A study from Italy showed 61 (86%) of 71 patients scored positive on APST-Na citrate. The skin test with APST-Na citrate was positive in 21 (70%) of 30 patients who scored negative on ASST and in 40 (98%) of 41 ASST-positive patients. In ASST-positive patients, the mean diameter of the wheal-and-flare area induced by autologous plasma exceeded that of the wheal-and-flare area induced by autologous serum in 21 of 41 cases; in 19 cases, the wheal-and-flare area induced by autologous serum and plasma was equivalent, whereas in 1 ASST positive case, the APST was negative. The same study also found potassium citrate plasma induced nonspecific reactions and was no longer used to detect patients' autoreactivity.

Asero showed that in patients with chronic idiopathic urticaria (CIU), plasma showed signs of thrombin generation and autologous plasma skin tests score positive in as many as 95% of cases. The extrinsic pathway of clotting cascade is activated in CIU. Disease severity is associated with the activation of the coagulation cascade. [7] Others have confirmed the findings of the earlier studies, suggesting that systemic fibrinolysis may not be involved in chronic urticaria. [8]

However, larger studies are required to confirm these findings and to decide whether plasma or serum should be used for the intradermal test.

  References Top

1.Greaves M. Chronic urticaria. J Allergy Clin Immunol 2000;105:664-72.  Back to cited text no. 1  [PUBMED]  [FULLTEXT]
2.Grattan CE, Wallington TB, Warin RP, Kennedy CT, Bradfield JW. A serological mediator in chronic idiopathic urticaria: A clinical, immunological and histological evaluation. Br J Dermatol 1986;114:583-90.   Back to cited text no. 2  [PUBMED]  
3.Gruber BL, Baeza ML, Marchese MJ, Agnello V, Kaplan AP. Prevalence and functional role of anti-IgE autoantibodies in urticarial syndromes. J Invest Dermatol 1988;90:213-7.  Back to cited text no. 3  [PUBMED]  
4.Godse KV. Autologous serum skin test in chronic idiopathic urticaria. Indian J Dermatol Venereol Leprol 2004;70:283-4.  Back to cited text no. 4  [PUBMED]  Medknow Journal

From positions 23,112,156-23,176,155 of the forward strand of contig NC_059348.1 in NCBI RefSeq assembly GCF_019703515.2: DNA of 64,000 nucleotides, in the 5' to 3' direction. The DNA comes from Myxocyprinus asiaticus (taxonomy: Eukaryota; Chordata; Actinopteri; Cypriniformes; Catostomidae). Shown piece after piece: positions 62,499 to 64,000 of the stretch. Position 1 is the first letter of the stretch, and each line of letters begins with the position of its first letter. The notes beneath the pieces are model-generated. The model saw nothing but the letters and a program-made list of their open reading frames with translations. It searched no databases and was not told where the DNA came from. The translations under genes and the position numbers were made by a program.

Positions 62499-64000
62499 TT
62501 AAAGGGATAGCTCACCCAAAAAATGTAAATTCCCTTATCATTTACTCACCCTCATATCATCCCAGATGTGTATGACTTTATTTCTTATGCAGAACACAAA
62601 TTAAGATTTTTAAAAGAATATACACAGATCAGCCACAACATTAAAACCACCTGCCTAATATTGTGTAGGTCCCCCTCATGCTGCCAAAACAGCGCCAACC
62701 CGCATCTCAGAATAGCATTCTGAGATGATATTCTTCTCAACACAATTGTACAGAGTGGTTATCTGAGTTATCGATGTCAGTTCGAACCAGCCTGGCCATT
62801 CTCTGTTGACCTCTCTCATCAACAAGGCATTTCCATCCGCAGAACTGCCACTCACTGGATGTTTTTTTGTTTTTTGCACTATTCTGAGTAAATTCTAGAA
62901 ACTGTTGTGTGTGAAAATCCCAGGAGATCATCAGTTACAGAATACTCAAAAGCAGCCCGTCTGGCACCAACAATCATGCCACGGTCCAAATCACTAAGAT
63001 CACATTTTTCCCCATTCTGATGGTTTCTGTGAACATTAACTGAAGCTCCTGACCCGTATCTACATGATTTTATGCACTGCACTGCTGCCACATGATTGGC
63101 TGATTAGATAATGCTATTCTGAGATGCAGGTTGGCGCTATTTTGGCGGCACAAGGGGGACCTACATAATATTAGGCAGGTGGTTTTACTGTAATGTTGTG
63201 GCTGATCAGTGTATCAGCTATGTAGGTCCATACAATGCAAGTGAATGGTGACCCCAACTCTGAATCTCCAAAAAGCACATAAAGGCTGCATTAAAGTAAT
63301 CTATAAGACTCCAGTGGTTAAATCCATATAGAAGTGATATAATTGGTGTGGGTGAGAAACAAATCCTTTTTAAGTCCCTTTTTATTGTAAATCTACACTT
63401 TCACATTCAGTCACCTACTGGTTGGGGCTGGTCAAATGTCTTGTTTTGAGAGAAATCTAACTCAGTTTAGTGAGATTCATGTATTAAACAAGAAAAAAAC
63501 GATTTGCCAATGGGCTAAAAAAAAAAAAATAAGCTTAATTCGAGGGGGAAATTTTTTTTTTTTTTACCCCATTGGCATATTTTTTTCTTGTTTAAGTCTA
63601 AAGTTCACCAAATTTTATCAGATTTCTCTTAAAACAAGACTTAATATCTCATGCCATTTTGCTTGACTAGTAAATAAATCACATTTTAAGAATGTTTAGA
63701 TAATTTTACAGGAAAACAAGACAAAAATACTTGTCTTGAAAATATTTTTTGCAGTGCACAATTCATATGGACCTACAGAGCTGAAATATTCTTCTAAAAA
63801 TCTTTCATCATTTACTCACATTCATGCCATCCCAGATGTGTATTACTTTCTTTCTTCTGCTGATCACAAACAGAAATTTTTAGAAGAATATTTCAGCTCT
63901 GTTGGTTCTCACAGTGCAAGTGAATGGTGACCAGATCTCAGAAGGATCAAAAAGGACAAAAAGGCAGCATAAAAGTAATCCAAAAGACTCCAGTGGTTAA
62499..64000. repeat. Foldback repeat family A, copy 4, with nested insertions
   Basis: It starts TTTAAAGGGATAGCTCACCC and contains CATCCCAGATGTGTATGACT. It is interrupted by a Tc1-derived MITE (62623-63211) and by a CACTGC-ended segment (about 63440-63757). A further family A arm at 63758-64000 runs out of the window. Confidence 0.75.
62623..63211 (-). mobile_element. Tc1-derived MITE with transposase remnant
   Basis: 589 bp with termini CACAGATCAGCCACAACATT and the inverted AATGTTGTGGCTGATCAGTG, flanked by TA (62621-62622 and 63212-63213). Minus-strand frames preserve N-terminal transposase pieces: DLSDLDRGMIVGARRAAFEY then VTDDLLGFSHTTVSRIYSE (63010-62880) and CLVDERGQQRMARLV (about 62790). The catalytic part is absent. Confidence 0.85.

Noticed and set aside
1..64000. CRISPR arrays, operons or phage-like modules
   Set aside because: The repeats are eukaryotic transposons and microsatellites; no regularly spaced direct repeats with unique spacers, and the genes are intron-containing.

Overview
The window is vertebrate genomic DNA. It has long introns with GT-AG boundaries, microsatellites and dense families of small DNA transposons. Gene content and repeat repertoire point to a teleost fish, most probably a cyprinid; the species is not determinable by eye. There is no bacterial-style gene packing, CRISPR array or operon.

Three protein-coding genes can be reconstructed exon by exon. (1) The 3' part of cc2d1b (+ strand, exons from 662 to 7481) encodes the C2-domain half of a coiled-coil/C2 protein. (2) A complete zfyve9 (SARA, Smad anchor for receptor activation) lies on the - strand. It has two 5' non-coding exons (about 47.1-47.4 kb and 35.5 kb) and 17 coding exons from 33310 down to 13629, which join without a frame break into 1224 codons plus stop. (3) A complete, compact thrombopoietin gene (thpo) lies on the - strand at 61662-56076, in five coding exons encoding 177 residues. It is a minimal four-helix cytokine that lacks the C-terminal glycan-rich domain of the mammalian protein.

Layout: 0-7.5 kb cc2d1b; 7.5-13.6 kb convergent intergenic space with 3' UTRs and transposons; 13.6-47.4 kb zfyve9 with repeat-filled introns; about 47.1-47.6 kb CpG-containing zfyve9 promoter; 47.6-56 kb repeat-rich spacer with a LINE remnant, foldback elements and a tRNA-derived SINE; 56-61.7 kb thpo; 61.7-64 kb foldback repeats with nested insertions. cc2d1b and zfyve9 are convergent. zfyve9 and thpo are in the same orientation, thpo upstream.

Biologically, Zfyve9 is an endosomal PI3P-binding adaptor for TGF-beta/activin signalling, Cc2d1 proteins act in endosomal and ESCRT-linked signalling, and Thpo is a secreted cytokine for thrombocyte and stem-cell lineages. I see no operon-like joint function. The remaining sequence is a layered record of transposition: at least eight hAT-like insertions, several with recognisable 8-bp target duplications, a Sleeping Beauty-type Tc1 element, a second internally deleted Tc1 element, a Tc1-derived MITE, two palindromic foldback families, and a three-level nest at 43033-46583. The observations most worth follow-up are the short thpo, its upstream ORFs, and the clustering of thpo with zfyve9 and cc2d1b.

5.Grattan CE, Sabroe RA, Greaves MW. Chronic urticaria. J Am Acad Dermatol 2002;46:645-57.   Back to cited text no. 5  [PUBMED]  [FULLTEXT]
6.Asero R, Tedeschi A, Riboldi P, Cugno P. Plasma of patients with chronic urticaria shows signs of thrombin generation, and its intradermal injection causes wheal-and-flare reactions much more frequently than autologous serum. J Allergy Clin Immunol 2006;117:1113-7.  Back to cited text no. 6    
7.Asero R, Tedeschi A, Coppola R, Griffini S, Paparella P, Riboldi P, et al . Activation of the tissue factor pathway of blood coagulation in patients with chronic urticaria. J Allergy Clin Immunol 2007;119:705-10.  Back to cited text no. 7  [PUBMED]  [FULLTEXT]
8.Kasperska-Zajac A, Brzoza Z, Rogala B. Blood urokinase plasminogen activator system in chronic urticaria. Arch Dermatol Res 2007;298:409-11.  Back to cited text no. 8  [PUBMED]  [FULLTEXT]

This article has been cited by
1 Autologous Serum Skin Test versus Autologous Plasma Skin Test in Patients with Chronic Spontaneous Urticaria
Aysegul Alpay,Nilgün Solak Tekin,Ishak Özel Tekin,H. Cevdet Altinyazar,Rafet Koca,Saniye Çinar
Dermatology Research and Practice. 2013; 2013: 1
[Pubmed] | [DOI]
2 Autologous plasma and serum skin test in chronic urticaria : Correspondence
R. Asero, M. Cugno, A. Tedeschi
British Journal of Dermatology. 2012; : no
[VIEW] | [DOI]
3 Autologous serum skin test vs autologous plasma skin test in patients with chronic urticaria: Evaluation of reproducibility, sensitivity and specificity and relationship with disease activity, quality of life and anti-thyroid antibodies
Kocatürk, E., Kavala, M., Kural, E., Sarigul, S., Zindanci, I.
European Journal of Dermatology. 2011; 21(3): 339-343


Print this article  Email this article
Previous article Next article


Online since 15th March '04
Published by Wolters Kluwer - Medknow